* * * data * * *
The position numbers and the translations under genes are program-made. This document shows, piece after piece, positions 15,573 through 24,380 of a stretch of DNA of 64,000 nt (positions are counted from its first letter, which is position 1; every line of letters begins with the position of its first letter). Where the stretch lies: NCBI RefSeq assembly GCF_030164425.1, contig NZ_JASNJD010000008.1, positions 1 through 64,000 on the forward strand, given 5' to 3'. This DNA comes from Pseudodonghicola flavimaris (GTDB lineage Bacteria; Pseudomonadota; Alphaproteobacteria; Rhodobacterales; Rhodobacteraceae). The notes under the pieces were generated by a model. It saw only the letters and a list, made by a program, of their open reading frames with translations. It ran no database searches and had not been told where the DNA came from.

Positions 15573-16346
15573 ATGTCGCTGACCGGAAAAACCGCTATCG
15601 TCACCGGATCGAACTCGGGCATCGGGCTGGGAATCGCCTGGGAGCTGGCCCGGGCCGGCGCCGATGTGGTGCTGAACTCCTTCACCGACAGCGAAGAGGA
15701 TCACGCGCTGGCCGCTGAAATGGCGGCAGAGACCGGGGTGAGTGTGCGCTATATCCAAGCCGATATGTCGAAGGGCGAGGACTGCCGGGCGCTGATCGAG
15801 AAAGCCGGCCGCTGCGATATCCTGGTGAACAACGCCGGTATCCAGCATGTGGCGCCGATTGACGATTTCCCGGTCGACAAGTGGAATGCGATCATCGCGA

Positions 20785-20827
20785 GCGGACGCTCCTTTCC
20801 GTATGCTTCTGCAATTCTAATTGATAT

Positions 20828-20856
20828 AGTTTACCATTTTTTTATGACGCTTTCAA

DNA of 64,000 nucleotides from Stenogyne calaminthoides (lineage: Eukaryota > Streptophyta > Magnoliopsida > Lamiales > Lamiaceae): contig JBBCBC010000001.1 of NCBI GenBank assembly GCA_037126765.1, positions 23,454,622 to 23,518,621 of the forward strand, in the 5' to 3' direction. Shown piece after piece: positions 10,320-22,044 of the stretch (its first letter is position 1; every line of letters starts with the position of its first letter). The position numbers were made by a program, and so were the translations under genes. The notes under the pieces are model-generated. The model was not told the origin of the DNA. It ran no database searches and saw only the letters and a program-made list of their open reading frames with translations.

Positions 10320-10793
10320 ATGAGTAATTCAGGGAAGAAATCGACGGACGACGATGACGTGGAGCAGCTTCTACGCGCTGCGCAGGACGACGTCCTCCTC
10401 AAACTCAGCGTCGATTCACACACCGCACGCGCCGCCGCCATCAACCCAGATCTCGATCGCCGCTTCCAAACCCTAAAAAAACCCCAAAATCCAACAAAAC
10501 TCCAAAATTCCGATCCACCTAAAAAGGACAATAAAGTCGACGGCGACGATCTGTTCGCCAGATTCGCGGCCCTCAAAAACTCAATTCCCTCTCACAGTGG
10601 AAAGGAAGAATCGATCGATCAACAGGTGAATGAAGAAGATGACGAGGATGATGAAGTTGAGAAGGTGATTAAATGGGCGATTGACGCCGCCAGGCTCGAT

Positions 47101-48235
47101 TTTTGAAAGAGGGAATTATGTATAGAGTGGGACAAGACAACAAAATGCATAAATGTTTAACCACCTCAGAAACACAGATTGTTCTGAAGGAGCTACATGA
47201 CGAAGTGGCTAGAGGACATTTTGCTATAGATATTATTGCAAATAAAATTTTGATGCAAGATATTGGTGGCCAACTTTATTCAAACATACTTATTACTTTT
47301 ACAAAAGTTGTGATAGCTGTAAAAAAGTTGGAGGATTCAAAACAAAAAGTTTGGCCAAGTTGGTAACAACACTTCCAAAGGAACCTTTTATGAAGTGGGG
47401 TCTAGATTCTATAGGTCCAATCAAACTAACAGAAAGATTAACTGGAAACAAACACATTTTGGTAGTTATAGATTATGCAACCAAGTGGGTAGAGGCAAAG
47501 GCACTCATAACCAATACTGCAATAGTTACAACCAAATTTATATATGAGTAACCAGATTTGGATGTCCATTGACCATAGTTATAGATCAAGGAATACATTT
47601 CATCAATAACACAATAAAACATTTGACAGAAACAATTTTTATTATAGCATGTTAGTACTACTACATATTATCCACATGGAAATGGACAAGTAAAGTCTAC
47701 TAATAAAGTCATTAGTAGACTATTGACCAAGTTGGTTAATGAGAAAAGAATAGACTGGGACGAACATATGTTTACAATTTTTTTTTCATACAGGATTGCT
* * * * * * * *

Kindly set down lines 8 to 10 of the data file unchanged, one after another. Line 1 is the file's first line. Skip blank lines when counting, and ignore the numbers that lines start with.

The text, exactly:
20785 GCGGACGCTCCTTTCC
20801 GTATGCTTCTGCAATTCTAATTGATAT

Positions 20828-20856